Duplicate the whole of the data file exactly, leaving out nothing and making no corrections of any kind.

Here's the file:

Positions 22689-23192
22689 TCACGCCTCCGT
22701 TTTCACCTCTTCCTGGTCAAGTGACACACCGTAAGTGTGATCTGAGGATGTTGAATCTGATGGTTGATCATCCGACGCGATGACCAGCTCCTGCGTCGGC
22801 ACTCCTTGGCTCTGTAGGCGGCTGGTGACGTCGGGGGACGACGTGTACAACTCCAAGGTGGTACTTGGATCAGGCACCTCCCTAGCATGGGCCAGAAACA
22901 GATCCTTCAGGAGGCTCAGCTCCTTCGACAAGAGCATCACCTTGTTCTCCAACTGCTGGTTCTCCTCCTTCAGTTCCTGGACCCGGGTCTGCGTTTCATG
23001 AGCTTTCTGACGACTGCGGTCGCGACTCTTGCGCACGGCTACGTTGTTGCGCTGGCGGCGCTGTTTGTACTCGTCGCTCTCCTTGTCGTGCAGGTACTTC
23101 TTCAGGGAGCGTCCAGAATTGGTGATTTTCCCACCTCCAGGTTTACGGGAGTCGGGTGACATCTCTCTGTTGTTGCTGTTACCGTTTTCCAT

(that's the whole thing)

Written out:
Positions 22689-23192
22689 TCACGCCTCCGT
22701 TTTCACCTCTTCCTGGTCAAGTGACACACCGTAAGTGTGATCTGAGGATGTTGAATCTGATGGTTGATCATCCGACGCGATGACCAGCTCCTGCGTCGGC
22801 ACTCCTTGGCTCTGTAGGCGGCTGGTGACGTCGGGGGACGACGTGTACAACTCCAAGGTGGTACTTGGATCAGGCACCTCCCTAGCATGGGCCAGAAACA
22901 GATCCTTCAGGAGGCTCAGCTCCTTCGACAAGAGCATCACCTTGTTCTCCAACTGCTGGTTCTCCTCCTTCAGTTCCTGGACCCGGGTCTGCGTTTCATG
23001 AGCTTTCTGACGACTGCGGTCGCGACTCTTGCGCACGGCTACGTTGTTGCGCTGGCGGCGCTGTTTGTACTCGTCGCTCTCCTTGTCGTGCAGGTACTTC
23101 TTCAGGGAGCGTCCAGAATTGGTGATTTTCCCACCTCCAGGTTTACGGGAGTCGGGTGACATCTCTCTGTTGTTGCTGTTACCGTTTTCCAT